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Magnum - Wings Of Heaven CD (album) cover




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3.68 | 77 ratings

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3 stars Magnum has always been more a melodic rock band than a progressive band. The progressive elements are mainly present in the arrangements. Tony Clarkin does all the song writing for Magnum and he definitely is a craftsman of excellent song melodies. Therefore it's a shame the band never got the recognition they deserved. To my humble opinion "Wings of heaven" is one of the highlights of their career.

The album opens with "days of no trust", a rock song with a big sound in the same vein of Springsteen's Born to run. An uplifting track that's suitable to be performed at large scale rock arenas. I remembered somebody used it for a TV-documentary about bikers and the music matched the images of a motorcycle gang perfectly. After this, it gets even better. "Wild swan" starts off like a heavy rock track but turns into an anthem. Now the haunting vocals of Bob Catley are on top of an impressive wall of sound constructed by keyboards and guitars. "Don't wake the lion" must be one of the few epics of the bands repertoire. Surely Magnum never got more progressive than this. The slow hypnotic atmosphere builds up the tension quite nicely. The middle section is one of the few instrumental parts of the album. This must be conceived during jam sessions and this working method delivers moments of brilliance. Lyrically this song is about war. You can hear the aeroplanes and rockets in the menacing sound of the keyboards and basses. If this little sound scape is sounding so well, I surely would be interested in hearing more of this kind of stuff on a Magnum record. The rhythm is speeding up for the final part. It seems the lion finally awakens quite powerful.. Great !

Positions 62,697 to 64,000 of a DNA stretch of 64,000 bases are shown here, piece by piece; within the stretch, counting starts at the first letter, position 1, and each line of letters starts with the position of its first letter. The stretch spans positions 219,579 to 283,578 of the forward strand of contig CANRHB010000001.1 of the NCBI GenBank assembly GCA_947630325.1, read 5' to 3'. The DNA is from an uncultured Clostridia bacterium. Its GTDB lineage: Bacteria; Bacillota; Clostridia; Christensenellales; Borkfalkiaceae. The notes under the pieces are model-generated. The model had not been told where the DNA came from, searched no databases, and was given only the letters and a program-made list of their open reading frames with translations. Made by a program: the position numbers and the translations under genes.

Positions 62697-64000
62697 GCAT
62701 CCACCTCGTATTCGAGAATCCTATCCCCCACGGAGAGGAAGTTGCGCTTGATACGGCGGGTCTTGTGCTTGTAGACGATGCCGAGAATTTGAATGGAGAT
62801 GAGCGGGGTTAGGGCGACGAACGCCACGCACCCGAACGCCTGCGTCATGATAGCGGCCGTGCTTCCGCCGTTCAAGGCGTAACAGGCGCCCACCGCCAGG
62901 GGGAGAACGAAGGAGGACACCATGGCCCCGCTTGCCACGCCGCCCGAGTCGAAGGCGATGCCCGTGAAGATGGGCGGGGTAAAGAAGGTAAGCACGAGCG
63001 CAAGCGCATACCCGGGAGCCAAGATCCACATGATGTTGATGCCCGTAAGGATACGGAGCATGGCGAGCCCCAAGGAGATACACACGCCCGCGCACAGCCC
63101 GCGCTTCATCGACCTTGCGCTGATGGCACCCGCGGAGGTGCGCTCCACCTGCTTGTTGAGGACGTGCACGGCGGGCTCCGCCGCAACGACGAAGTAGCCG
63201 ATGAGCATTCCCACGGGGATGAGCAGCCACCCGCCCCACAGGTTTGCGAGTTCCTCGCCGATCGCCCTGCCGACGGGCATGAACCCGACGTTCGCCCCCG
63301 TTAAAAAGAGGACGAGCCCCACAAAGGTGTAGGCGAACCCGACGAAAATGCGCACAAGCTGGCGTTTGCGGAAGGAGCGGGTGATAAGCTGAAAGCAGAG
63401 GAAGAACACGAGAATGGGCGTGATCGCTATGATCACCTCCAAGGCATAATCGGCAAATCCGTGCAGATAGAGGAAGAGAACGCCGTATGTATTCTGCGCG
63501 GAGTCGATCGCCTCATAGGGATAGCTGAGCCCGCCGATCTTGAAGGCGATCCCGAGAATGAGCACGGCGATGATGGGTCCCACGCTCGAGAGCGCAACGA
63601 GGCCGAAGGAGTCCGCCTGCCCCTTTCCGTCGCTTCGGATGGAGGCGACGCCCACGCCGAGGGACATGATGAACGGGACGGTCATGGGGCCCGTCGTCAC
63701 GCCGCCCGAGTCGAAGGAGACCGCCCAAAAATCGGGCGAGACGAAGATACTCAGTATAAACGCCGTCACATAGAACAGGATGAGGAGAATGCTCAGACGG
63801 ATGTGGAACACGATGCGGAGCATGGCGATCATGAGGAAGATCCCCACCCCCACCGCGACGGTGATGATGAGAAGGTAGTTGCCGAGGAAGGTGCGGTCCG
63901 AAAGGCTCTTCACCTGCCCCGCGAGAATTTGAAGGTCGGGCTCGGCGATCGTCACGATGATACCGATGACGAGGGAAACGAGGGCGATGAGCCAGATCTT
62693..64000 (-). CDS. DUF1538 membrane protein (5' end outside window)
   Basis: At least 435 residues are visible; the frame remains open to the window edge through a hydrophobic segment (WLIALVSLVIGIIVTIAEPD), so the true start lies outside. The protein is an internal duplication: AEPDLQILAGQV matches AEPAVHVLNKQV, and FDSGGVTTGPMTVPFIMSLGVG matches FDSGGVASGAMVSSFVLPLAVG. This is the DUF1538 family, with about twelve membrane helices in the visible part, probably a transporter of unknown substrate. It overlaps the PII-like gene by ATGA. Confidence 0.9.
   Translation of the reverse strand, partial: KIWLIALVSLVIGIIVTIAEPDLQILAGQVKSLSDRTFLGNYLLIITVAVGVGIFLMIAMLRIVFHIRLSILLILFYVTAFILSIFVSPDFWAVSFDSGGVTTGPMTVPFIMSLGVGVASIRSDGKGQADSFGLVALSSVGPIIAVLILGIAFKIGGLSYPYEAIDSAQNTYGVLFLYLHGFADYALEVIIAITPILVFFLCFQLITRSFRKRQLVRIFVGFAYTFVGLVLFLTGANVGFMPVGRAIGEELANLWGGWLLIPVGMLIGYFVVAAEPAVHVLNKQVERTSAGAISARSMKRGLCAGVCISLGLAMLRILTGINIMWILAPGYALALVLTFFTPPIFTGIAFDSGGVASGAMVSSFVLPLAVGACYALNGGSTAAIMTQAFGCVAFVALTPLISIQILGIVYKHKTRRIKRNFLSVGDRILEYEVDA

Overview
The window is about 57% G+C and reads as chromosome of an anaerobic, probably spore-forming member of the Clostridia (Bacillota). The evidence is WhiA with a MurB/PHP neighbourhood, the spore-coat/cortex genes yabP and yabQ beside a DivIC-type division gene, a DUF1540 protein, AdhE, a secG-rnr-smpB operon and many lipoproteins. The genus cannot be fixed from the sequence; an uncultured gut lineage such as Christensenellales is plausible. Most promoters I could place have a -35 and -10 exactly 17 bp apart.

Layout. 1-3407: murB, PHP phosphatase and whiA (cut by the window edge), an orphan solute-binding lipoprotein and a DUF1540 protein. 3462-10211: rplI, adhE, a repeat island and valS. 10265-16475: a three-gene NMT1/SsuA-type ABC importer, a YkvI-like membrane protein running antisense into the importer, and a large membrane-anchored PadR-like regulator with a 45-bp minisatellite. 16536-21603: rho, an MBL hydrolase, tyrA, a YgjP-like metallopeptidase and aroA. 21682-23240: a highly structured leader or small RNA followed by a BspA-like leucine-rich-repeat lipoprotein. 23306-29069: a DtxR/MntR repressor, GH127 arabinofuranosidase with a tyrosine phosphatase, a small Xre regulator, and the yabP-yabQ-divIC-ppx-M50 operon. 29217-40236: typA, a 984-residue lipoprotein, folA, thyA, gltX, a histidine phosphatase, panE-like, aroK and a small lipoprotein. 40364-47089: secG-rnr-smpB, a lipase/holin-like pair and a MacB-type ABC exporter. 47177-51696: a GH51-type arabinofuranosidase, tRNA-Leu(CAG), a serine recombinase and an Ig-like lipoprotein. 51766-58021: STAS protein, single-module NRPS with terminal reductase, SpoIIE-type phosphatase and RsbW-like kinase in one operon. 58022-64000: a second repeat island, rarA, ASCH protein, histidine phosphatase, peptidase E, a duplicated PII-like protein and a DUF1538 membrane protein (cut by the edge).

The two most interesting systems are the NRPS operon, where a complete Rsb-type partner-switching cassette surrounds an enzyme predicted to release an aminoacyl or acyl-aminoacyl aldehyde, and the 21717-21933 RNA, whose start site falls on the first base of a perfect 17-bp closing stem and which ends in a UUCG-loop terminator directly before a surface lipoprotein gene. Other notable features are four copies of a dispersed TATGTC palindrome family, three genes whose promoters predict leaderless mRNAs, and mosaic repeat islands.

And for the rest of the tracks. Well.. to be honest, I rarely gave it a spin since I bought the album, right after it's release in 1988. This album was released by a big record company in the eighties and I suppose we all know what this means. There's lots of accessible songs with a sing a long melody and a streamlined production. I remember Magnum performed "Start talking love" live on the BBC when it entered the English charts. Both this and "It must have been love" are typical eighties AOR. The latter contained a choir for the gospel like chorus. It sounds rather slick listening to it now. "One step away" and "pray for the day" are decent tracks with a strong melody line although the plastic sound of the keyboards and the popish atmosphere annoys me.

Conclusion : If you like song orientated prog rock or aor, you will be pleased by the excellent choruses, the powerful vocals and the vocal harmonies. If you're a full blown progrocker, I suggest you better start listening to "On a storyteller's night" first. If you like what you hear, don't hesitate to check out "Wings of heaven", Magnum's most successful album till today.

Fishy | 3/5 |


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